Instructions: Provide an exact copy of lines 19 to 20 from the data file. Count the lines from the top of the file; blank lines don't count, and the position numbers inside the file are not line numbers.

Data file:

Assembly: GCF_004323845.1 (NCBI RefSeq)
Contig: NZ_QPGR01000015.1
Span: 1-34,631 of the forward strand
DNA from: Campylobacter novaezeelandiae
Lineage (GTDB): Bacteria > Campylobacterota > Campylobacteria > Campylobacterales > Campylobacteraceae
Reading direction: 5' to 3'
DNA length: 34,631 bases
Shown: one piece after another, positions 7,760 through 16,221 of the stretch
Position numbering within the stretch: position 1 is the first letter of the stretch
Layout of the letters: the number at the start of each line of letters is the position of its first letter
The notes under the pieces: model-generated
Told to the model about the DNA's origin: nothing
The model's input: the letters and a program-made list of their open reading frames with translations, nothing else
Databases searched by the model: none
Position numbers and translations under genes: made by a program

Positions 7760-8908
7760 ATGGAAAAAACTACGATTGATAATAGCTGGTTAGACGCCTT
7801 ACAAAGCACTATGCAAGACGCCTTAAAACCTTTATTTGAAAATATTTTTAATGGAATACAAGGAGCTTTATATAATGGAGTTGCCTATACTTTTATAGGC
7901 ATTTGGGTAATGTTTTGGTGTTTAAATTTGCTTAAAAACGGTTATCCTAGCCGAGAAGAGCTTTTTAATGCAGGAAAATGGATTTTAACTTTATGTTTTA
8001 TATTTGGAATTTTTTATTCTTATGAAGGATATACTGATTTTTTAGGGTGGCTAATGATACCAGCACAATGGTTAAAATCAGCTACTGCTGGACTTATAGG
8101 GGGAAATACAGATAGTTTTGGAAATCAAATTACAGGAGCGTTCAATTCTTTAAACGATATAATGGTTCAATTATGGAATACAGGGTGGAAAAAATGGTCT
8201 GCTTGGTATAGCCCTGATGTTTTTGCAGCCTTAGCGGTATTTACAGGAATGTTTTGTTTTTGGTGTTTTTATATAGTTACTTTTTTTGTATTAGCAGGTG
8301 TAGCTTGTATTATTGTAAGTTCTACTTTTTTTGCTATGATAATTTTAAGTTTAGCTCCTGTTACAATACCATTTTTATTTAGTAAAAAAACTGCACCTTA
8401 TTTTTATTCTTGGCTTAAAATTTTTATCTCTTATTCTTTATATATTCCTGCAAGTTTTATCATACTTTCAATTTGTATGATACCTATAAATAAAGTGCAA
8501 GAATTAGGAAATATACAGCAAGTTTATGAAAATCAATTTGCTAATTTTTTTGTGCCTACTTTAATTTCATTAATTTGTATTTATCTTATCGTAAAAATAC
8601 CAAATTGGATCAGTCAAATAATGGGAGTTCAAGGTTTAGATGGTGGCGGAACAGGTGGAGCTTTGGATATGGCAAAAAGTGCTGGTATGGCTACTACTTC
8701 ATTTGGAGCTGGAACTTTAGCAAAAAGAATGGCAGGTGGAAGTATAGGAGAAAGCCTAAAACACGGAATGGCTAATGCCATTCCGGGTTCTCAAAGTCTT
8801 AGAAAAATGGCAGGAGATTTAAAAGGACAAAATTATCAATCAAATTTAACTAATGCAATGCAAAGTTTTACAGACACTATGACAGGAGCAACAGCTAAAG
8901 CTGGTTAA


7901 ATTTGGGTAATGTTTTGGTGTTTAAATTTGCTTAAAAACGGTTATCCTAGCCGAGAAGAGCTTTTTAATGCAGGAAAATGGATTTTAACTTTATGTTTTA
8001 TATTTGGAATTTTTTATTCTTATGAAGGATATACTGATTTTTTAGGGTGGCTAATGATACCAGCACAATGGTTAAAATCAGCTACTGCTGGACTTATAGG